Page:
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Follow These Four Investing Rules to Profits

Paying close attention to the fundamentals can help you find stocks that are undervalued and know when they've gotten ahead of themselves, Real Money Columnist Paul Price says.
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Investing is an art as much as a science.

While charts and numbers help enormously, if you could break this down entirely to a numbers game everyone would be a millionaire. (And to be fair, if you just play the numbers and sink your money into an S&P 500 index fund, you will probably do quite well over time. But that’s “retire comfortably” money, not “bored with the color of my yacht” cash.)

To help with your thinking, Real Money Columnist Paul Price recently outlined four guidelines he uses to make better investing decisions.

"I don't go by what I think the shares deserve to sell for. I don't compare the stock's valuation to other industry players," Price wrote recently on Real Money. "For me, long-term average valuations on that same stock are the best guides to what can be expected over time, due to reversion to the mean."

Price laid out his four rules of thumb this way.

1. Avoid paying more than a stock’s own average price-to-earnings

A high price-to-earnings (P/E) ratio indicates that the market has a lot of confidence in this stock. As P/E goes up, it means that share prices have increased relative to the underlying company’s revenues. The problem is that, as P/E rises, it also means that the company’s stock might have become increasingly disconnected from its performance.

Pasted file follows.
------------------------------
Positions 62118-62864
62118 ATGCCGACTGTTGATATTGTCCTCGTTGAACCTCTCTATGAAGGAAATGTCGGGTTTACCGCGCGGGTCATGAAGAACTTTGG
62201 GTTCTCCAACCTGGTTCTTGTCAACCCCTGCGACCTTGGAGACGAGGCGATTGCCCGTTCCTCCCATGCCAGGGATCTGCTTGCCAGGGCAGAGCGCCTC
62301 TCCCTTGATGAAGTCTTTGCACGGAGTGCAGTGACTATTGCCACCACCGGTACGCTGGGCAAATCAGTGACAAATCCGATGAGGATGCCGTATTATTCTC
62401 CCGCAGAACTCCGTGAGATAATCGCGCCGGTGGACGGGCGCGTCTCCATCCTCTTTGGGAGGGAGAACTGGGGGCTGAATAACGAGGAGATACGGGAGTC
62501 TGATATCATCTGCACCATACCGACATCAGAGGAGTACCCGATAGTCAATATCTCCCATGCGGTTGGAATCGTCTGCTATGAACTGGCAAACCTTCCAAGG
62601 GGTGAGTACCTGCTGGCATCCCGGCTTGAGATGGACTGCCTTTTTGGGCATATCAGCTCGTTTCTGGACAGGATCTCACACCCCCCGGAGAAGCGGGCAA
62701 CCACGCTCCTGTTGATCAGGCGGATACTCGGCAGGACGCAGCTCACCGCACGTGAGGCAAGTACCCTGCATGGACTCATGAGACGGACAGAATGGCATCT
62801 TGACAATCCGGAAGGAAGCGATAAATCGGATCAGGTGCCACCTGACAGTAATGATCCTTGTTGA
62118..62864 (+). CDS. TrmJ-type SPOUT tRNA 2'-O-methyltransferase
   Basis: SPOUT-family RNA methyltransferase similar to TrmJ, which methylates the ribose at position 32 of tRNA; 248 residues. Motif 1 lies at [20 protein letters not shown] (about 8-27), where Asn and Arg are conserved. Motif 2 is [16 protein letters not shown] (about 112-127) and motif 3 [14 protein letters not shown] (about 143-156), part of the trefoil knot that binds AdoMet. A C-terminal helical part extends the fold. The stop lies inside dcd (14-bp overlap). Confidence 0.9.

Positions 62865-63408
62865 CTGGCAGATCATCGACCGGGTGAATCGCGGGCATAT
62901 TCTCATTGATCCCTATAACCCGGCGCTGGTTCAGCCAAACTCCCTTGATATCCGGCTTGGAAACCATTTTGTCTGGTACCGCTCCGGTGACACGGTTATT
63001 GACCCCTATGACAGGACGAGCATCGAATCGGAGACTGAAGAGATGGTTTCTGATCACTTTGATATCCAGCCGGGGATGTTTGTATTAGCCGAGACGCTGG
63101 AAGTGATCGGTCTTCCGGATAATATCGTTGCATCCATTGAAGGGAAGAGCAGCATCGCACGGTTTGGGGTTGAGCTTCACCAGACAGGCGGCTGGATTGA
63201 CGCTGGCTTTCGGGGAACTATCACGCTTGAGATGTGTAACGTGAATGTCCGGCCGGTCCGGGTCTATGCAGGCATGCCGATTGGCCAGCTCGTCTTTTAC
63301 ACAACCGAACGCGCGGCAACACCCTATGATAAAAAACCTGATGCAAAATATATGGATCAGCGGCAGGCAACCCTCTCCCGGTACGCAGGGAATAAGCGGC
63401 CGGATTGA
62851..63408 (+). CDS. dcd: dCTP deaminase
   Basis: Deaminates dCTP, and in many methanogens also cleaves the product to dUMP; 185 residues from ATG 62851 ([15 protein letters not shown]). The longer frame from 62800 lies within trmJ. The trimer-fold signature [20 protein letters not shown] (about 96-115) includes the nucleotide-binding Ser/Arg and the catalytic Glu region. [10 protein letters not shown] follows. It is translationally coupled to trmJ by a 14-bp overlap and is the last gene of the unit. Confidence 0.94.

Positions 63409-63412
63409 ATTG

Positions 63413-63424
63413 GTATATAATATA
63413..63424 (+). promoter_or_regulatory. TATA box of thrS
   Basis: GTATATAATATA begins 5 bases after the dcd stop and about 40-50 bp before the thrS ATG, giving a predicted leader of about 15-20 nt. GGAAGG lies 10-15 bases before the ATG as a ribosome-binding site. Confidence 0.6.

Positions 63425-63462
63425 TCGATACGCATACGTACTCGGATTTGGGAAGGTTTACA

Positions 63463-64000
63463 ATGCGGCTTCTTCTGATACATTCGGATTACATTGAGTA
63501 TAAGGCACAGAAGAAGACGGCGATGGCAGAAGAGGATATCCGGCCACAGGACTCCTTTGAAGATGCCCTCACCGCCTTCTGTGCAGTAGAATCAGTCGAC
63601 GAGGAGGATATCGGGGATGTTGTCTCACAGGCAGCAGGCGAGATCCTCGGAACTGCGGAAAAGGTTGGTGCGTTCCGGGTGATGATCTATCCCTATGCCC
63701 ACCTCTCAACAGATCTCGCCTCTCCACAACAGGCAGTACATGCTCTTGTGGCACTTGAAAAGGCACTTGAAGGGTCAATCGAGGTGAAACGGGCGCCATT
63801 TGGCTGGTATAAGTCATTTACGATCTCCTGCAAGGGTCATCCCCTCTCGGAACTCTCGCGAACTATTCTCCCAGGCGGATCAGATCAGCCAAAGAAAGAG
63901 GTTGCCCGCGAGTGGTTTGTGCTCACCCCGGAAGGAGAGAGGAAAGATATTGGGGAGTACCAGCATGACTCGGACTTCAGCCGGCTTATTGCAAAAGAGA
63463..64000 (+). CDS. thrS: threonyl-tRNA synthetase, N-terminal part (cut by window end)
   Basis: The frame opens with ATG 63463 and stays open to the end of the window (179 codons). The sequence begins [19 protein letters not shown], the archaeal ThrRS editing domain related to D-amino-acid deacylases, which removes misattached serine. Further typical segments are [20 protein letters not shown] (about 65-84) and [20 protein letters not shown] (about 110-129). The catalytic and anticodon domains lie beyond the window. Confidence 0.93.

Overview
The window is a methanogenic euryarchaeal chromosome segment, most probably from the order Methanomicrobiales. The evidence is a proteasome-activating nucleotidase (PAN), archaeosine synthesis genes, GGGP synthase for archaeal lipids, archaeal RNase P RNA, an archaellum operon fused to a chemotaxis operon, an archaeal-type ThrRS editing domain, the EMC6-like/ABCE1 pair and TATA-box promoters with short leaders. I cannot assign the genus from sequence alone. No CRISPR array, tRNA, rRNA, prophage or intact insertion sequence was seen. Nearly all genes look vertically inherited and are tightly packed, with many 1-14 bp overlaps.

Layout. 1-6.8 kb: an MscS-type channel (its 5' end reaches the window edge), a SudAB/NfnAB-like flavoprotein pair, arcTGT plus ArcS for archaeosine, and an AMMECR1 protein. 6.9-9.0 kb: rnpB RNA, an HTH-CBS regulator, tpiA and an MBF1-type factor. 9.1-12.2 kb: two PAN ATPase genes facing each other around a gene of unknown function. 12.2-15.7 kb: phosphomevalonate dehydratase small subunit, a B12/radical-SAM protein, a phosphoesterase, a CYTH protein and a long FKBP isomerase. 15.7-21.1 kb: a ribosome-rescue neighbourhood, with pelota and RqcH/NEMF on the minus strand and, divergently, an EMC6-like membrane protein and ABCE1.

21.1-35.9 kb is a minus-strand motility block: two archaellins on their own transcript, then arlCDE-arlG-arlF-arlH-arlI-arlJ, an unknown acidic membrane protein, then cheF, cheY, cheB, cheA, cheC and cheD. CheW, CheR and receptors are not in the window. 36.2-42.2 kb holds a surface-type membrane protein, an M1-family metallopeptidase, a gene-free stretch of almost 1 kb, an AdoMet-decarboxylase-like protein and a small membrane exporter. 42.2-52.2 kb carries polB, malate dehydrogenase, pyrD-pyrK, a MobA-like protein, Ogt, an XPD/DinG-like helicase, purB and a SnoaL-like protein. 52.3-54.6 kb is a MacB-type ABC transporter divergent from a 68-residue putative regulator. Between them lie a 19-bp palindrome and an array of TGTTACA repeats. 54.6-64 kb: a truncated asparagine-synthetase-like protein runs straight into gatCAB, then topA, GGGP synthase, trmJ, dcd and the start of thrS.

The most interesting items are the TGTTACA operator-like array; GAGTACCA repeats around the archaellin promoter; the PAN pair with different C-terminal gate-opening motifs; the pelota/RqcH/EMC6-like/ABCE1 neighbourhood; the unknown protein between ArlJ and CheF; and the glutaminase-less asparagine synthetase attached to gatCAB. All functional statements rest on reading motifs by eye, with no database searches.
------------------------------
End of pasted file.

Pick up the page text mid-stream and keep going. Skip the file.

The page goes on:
Ideally, you want to buy for low P/E ratios and sell when P/E gets particularly high. This is doubly true if you can buy when the stock’s price has fallen below its P/E ratio.

2. Try to buy when the stock’s current yield is higher than its own average level

Yield means the payment that individual investors receive, generally in the form of dividends. Buying in during a high-yield period will increase your gains, since you’ll make more money while you hold the stock as well as when you sell it.

3. Sell whenever the shares fetch higher than typical multiples

Multiples are a general term that means comparing different aspects of a stock’s performance. Usually, investors use “multiples” to refer to a stock’s P/E ratio. A price-to-earnings ratio measures the stock’s price as a multiple of its earnings. (Literally, a P/E ratio of “10x” means that the stock’s price is 10 times the company’s earnings per share.)

Regardless of which metrics you’re analyzing, high multiples often indicate high performance or over-performance. That’s particularly true when it comes to P/E ratios. The higher your multiples are compared with the stock’s baseline, the more likely it is that the company has become overvalued.

4. Sell when the current yield is substantially below normal

Finally, a good time to sell a stock is when you aren’t making money by holding it.

The higher a stock’s yield, the more money you’ll make by just keeping it in your portfolio. It will continue to generate dividends while it sits there. When that yield falls, then holding the stock isn’t doing anything for you. It’s time to turn that asset into capital gains by selling it.

Get more trading strategies and investing insights from the contributors on Real Money.